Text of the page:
** Concerning those Energizer cells, i see that the 20K load spec (40K for 2 in series) would give (from their curve) a real service of 60-70 hours *IF* your unit had such a low drain. And i do not think that your unit draws 500microamps!
Here is the spec sheet on the smallest of those i mentioned:
From that data sheet, the 5 hour rate (130mA to end at 10.2V) is about what i would guess as to the actual characteristics you would see if used with what you have (based on crude guess as to actual drain of that equipment). You should measure the actual current drain under typical operating conditions, and work from there. Lithium non-rechargeable cells give higher power density, but you
*pay* for that. Some comparisons that may be of use, for D-cell size: Eveready Dry cell 8000mAH, Eveready Alkaline 18000mAH, Sanyo NiCd
4400mAH, Energizer NiMH 2200mAH, Tadiran Lithium (3.6V) 16500mAH, Tadrian Lithium high capacity (3.6V) 19000mAH. That clearly shows that non-rechargeable cells perform better in this class range, and the vaunted "lithium advantage" is bad on the wallet - use alkalines instead, unless space/weight is a premium. Where a lead-acid cell lies, it is hard to tell. Using P.216 of the Radio Shack Enercell Battery Guidebook (62-1304 2nd Ed circa 1990), it would seem that a D-cell size (2.0V) would yield about 2000mAH.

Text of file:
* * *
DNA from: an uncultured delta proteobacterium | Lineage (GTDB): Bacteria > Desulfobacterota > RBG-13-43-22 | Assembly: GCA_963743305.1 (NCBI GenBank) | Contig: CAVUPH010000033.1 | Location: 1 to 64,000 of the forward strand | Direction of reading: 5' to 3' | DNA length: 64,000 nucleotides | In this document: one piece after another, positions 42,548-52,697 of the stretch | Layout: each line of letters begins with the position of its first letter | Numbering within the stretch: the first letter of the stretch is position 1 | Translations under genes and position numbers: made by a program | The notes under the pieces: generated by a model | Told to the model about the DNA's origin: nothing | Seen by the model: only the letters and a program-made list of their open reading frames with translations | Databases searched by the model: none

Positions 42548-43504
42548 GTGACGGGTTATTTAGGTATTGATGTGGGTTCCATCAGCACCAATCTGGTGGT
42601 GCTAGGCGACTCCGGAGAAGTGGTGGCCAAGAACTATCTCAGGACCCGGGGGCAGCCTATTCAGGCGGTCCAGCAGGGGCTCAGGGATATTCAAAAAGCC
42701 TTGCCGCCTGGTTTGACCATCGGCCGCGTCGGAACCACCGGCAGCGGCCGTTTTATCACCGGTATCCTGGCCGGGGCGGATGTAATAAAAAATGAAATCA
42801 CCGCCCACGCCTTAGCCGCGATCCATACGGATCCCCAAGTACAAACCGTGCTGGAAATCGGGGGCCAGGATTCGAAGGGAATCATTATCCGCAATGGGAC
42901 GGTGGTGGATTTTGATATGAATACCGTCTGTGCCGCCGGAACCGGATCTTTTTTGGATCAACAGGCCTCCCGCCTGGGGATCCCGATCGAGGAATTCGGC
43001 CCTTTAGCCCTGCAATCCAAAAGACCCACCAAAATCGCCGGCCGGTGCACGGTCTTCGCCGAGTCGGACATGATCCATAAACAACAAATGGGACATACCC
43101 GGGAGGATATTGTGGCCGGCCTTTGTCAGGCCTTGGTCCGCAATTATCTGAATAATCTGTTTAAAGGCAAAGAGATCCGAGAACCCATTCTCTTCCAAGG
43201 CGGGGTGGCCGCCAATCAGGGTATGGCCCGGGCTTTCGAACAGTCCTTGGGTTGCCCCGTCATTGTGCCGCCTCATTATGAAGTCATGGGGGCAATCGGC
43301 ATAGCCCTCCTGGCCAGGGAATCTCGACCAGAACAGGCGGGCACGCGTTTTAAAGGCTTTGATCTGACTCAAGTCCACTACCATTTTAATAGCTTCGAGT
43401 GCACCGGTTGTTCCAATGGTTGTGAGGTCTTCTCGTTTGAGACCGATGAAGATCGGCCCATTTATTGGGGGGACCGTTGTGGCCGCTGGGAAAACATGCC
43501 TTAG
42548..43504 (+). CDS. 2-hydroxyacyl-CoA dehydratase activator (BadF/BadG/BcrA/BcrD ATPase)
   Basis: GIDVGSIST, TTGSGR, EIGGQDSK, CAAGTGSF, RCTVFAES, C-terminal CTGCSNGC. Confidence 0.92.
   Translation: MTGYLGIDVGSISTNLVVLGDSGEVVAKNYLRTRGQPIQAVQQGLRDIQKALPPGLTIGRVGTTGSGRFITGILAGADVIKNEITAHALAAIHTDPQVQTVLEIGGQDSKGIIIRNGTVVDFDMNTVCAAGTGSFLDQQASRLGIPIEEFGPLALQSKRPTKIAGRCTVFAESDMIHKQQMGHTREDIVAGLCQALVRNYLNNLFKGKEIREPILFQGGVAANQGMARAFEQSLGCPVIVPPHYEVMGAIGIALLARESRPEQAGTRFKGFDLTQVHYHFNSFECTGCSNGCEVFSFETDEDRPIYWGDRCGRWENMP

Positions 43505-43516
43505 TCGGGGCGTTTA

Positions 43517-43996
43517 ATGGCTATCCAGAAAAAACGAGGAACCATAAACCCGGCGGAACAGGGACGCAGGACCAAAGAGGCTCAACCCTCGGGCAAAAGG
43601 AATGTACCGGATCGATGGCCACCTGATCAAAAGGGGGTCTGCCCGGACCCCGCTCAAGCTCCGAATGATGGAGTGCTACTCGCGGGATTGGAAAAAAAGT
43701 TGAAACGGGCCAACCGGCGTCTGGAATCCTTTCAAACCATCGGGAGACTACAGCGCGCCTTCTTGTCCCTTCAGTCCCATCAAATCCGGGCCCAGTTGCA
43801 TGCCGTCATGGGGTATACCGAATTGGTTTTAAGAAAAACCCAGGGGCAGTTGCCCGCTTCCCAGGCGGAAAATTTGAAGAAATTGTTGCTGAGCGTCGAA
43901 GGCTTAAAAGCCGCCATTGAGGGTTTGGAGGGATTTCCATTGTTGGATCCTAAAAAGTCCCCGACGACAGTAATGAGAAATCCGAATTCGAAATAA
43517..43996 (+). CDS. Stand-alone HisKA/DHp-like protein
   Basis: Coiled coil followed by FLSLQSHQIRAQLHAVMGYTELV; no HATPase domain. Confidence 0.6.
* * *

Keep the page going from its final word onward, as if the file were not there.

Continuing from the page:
A "nasty" way to reduce reverse voltage damage is to put a schottky diode across each cell; gives worst case reverse bias of about 300mV. Natch, any useage below 80 percent of rating for a period of time (lower voltages, less time) will tend to decrease lifetime (like radiation; dose rate).
Almost a false assumption on your part. Almost all wall warts are *unregulated* and all of those have an excessively high output voltage which increases as the loading decreases from rated value. Output voltage could be 14 to 16 or more volts in his application.